Results And Limitations: Ninety-five patients received treatment. Of them, 44% (42/95) had atezolizumab-related AEs during the neoadjuvant period (fatigue [20%], decreased appetite [6%], and transaminases increased [6%]). Treatment-related grade 3-5 AEs occurred in 11% (10/95) of patients during the study. Of the patients, 21% (20/95) received only one cycle of atezolizumab due to AEs; 92% (87/95) underwent RC. No surgery was delayed due to atezolizumab-related toxicities. Surgical complications occurred in 62% (54/87) of patients. Of these patients, 43% (37/87) and 20% (17/87) had minor (grade 1-2) and major (grade 3-5) complications, respectively. Thirteen of 87 (15%) patients had post-RC atezolizumab-related AEs, including adrenal insufficiency and transaminases increased. Three deaths occurred during the period of study-related interventions (one non-treatment-related aspiration pneumonia, one immune-related myocardial infarction, and one cardiogenic shock after RC). Not all surgical safety parameters were available.

Conclusions: Two cycles of neoadjuvant atezolizumab are well tolerated and do not seem to impact surgical complication rates. Owing to the long half-life, AEs may occur in the postoperative period, including endocrine abnormalities requiring attention and intervention.

Patient Summary: Here, we report a comprehensive dataset of patients receiving neoadjuvant immune checkpoint inhibitors before radical cystectomy. Treatment with neoadjuvant atezolizumab is safe and does not seem to complicate surgery significantly.
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http://dx.doi.org/10.1016/j.euo.2020.11.010DOI Listing
June 2021

V-ATPase Inhibition Decreases Mutant Androgen Receptor Activity in Castrate-resistant Prostate Cancer.

Mol Cancer Ther 2021 04 9;20(4):739-748. Epub 2021 Feb 9.

Cancer Sciences Unit, Southampton General Hospital, Southampton, United Kingdom.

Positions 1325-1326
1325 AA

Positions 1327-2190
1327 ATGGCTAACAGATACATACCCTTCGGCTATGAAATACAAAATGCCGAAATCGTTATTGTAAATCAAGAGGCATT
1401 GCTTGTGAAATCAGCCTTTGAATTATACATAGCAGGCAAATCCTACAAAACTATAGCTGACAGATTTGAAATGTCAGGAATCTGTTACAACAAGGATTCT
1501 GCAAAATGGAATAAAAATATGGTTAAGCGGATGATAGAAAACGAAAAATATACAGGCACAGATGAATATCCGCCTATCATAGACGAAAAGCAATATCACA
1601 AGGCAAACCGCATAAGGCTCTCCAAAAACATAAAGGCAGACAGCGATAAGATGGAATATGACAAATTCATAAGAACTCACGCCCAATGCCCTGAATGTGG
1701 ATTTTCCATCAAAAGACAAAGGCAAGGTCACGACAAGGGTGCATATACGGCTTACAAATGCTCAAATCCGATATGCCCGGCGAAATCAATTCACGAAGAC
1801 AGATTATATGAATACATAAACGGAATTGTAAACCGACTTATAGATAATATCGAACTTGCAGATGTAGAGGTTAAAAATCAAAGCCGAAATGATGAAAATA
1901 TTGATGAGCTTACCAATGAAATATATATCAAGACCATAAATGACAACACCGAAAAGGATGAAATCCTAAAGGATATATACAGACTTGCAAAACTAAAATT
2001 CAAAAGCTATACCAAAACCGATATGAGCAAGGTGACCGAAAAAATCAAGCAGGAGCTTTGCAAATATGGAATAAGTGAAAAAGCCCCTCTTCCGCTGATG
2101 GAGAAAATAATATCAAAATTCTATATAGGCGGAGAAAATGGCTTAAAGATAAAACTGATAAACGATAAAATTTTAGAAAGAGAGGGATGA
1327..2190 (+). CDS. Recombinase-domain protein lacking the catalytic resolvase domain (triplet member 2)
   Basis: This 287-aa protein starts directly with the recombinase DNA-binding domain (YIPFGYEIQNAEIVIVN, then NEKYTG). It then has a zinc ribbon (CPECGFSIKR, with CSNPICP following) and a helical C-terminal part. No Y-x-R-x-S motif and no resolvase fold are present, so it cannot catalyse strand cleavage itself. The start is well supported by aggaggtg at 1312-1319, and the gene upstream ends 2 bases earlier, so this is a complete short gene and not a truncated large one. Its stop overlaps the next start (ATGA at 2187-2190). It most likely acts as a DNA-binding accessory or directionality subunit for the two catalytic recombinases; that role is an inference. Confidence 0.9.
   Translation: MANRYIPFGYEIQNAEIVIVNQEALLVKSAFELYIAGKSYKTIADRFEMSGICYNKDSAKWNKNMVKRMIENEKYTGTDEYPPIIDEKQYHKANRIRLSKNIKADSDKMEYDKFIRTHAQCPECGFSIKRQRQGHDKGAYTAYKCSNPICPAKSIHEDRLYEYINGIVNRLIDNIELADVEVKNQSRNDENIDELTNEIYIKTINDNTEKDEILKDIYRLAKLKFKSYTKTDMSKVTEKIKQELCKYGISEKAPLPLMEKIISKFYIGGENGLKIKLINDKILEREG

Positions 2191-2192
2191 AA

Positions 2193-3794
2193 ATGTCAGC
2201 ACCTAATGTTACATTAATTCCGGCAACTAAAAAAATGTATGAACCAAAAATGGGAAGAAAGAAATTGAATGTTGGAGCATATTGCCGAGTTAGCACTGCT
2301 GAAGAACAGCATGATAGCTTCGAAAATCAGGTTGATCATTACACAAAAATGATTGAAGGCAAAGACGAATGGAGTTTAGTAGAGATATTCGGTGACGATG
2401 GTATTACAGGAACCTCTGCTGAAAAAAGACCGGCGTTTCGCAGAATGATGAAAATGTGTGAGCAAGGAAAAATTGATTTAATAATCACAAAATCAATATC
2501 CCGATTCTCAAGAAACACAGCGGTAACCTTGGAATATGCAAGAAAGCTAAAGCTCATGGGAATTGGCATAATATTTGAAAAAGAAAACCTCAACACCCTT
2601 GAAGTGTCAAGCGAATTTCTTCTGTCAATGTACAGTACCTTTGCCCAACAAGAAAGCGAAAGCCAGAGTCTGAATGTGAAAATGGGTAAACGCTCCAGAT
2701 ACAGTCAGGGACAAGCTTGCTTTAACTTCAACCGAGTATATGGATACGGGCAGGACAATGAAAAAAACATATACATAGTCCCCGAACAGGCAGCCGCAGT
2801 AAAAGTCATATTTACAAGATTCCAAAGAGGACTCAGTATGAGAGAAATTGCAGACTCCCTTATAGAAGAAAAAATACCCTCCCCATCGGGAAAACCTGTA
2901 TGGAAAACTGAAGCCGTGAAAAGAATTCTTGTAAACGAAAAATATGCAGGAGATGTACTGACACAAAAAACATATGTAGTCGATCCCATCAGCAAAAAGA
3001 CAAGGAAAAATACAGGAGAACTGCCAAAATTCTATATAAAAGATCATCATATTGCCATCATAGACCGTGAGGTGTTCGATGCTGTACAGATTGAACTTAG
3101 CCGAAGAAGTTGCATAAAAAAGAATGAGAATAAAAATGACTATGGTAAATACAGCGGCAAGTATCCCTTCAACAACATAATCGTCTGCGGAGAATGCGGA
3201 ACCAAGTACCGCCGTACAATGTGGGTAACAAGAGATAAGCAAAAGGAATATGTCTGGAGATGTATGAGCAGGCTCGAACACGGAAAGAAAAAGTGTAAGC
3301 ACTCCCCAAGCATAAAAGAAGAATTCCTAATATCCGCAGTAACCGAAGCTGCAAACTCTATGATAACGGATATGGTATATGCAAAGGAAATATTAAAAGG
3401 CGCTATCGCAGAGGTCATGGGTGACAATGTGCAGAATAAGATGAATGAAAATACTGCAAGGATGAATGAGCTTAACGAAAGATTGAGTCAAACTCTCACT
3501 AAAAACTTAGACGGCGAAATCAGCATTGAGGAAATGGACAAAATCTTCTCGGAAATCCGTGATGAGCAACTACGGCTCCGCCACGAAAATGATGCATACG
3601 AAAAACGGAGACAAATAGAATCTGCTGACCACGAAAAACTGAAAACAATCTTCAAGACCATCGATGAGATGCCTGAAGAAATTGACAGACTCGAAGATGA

Prostate cancer is critically dependent on androgen receptor (AR) signaling. Despite initial responsiveness to androgen deprivation, most patients with advanced prostate cancer subsequently progress to a clinically aggressive castrate-resistant prostate cancer (CRPC) phenotype, typically associated with expression of splice-variant or mutant AR forms. Although current evidence suggests that the vacuolar-ATPase (V-ATPase), a multiprotein complex that catalyzes proton transport across intracellular and plasma membranes, influences wild-type AR function, the effect of V-ATPase inhibition on variant AR function is unknown.Inhibition of V-ATPase reduced AR function in wild-type and mutant AR luciferase reporter models. In hormone-sensitive prostate cancer cell lines (LNCaP, DuCaP) and mutant AR CRPC cell lines (22Rv1, LNCaP-F877L/T878A), V-ATPase inhibition using bafilomycin-A1 and concanamycin-A reduced AR expression, and expression of AR target genes, at mRNA and protein levels. Furthermore, combining chemical V-ATPase inhibition with the AR antagonist enzalutamide resulted in a greater reduction in AR downstream target expression than enzalutamide alone in LNCaP cells. To investigate the role of individual subunit isoforms, siRNA and CRISPR-Cas9 were used to target the VC1 subunit in 22Rv1 cells. Whereas transfection with ATP6V1C1-targeted siRNA significantly reduced AR protein levels and function, CRISPR-Cas9-mediated VC1 knockout showed no substantial change in AR expression, but a compensatory increase in protein levels of the alternate VC2 isoform.Overall, these results indicate that V-ATPase dysregulation is directly linked to both hormone-responsive prostate cancer and CRPC via impact on AR function. In particular, V-ATPase inhibition can reduce AR signaling regardless of mutant AR expression.